The Indians series win against the White Sox in Chicago ensured their continued hold over first place in the AL Central. The Tribe are currently 1.5 games ahead of Detroit and 2 games above the Chi Sox. Cleveland will need that two game lead as they head into a series with the team with the second best record in the Majors, the Texas Rangers. The Indians have struggled mightily with the Rangers over the last few years, losing 9 of their 10 matchups in 2011 and four of six in 2010. They may have some trouble reversing history as a few important Indians are still battling injuries (Shin-Soo Choo, Travis Hafner and Johnny Damon). On the other hand, the Tribe bullpen is in top shape and the pitching matchups look favorable so the Indians are in their best position to hold back the potent Rangers offense.
Jeanmar Gomez will have to be just about perfect in this matchup to beat the Texas ace. Lewis has yet to give up more than 2 runs in a game and has pitched into the 7th in three of five starts. The best chance for the Indians to win is probably the same way the Mariners beat the Rangers last week against Lewis. In the only game the Rangers have lost that Lewis started, the M’s scored four runs against set up man Alexi Ogando and Joe Nathan after being shut out by Lewis. The Indians have an equal if not better back end of the bullpen, so as long as they don’t need to go deeper than Joe Smith, Vinnie Pestano and Chris Perez, there is a chance here.
In the battle of Dereks the Indians will have their best chance to steal a game out of this three game series. Lowe has been incredibly dependable so far this season, much better than anyone expected when he signed with the team late last year. Holland, however, seems to have regressed a bit in his last two starts. Combined he has allowed 18 hits and 12 runs in 13 innings. He also recorded losses in both games after winning two of his first three. If the Indians can’t put up some offensive numbers in this game it could be a very short and depressing series.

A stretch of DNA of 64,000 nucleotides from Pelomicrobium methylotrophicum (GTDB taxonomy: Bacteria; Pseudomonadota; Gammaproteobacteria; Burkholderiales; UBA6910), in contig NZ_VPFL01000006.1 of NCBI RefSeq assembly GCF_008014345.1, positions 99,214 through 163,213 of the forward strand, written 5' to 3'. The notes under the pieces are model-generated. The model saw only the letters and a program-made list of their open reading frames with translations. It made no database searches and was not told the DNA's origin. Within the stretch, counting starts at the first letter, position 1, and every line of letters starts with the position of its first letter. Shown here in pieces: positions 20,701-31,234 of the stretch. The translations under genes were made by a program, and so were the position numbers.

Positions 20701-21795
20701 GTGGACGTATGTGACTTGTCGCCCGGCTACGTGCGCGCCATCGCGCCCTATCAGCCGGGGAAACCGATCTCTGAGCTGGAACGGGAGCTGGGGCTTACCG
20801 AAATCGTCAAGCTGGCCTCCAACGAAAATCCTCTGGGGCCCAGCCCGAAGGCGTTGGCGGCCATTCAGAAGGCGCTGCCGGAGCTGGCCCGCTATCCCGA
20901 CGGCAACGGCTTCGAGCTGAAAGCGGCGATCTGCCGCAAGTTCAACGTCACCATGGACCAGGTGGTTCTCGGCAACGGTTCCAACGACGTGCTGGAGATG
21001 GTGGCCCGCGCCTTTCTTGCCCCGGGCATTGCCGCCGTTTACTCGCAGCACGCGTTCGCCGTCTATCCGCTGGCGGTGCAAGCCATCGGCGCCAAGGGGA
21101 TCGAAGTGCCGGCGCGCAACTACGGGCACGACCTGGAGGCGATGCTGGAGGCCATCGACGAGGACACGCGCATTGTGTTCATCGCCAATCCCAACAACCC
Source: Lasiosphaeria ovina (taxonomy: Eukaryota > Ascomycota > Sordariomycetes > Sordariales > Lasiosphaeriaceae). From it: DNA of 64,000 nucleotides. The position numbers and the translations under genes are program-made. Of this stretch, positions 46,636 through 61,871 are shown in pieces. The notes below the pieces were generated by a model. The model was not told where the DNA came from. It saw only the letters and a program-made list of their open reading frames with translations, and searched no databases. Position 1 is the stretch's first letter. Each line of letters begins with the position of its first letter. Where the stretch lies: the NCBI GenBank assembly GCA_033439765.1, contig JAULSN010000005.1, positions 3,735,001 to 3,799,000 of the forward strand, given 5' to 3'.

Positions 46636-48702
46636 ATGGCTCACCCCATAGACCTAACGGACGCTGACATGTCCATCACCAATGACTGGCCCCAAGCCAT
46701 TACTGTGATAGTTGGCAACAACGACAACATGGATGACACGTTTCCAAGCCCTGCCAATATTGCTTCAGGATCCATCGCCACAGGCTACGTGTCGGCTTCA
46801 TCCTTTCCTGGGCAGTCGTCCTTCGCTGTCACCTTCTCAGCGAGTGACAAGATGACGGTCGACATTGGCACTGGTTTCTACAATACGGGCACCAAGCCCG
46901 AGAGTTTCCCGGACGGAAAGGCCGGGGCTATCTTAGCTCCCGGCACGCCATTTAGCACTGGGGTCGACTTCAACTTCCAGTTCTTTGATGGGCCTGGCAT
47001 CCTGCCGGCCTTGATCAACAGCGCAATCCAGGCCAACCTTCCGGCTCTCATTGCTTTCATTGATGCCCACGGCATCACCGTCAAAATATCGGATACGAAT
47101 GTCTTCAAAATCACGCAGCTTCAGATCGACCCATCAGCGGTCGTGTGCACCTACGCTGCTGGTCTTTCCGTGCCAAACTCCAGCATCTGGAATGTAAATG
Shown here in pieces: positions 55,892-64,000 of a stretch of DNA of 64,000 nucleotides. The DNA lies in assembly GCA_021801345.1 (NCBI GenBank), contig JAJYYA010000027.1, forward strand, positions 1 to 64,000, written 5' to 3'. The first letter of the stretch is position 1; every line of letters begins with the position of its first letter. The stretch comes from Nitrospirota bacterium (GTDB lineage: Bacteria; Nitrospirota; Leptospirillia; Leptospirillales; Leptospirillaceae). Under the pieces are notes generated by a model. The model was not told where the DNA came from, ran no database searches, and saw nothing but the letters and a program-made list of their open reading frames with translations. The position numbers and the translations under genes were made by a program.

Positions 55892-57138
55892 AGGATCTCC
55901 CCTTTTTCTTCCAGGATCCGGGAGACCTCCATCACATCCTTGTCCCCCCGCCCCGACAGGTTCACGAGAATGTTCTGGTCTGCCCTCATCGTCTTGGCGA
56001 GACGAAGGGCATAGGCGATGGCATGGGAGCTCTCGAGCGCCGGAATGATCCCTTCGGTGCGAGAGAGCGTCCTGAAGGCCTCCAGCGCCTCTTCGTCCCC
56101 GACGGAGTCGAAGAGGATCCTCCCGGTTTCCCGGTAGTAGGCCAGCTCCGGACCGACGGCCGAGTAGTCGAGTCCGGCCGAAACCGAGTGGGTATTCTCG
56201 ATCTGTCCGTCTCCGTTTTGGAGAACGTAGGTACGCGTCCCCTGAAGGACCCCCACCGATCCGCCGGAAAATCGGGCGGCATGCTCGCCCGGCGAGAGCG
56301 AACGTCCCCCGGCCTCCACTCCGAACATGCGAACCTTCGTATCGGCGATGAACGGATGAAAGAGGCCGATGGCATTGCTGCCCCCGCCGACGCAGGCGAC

I had the pleasure of watching Yu Darvish pitch in his second Spring Training start this year and the numbers he has produced in the regular season bear no relation to the pitcher I saw. At the time he was a wild mess, going deep into counts with every hitter and allowing anybody who wanted to to get on base. Since struggling in his first Major League start, Darvish has not allowed more than a single earned run in any one game and he struck out 19 in his last two games combined. He certainly seems to be pitching like the pitcher the Rangers paid over $100 million for.
Ubaldo was aided by three unearned runs in his last start, to make him look better than he was. He still gave up 7 total runs and was pulled out of the game before the end of the 5th inning, continuing a trend of Indians starting pitchers throwing fewer innings each game. I have so little confidence in Ubaldo against the Rangers that the rest of this post will be about Nick Hagadone, who could possibly throw as many as three innings in this game. Hagadone may be technically replacing Rafael Perez in the bullpen, but his left handedness does not make him a situational pitcher. Hagadone is the real deal against any type of hitter. So far this year he has faced an equal amount of lefties and righties and has allowed exactly one hit to each. He did walk a lefty and has struck out one more righty (3 RH, 2 LH), but the small sample size makes it hard to judge. Just wait and see how he plays against Texas in this series. He should show that he is something special.
AAA Roster Moves: Ryan Spilborghs was traded to the Rangers for cash just before the start of this series.
The puns will by a flying when Yu Darvish makes his debut in Cleveland.
(Picture of Yu Darvish throwing against Michael Brantley at Goodyear Ballpark)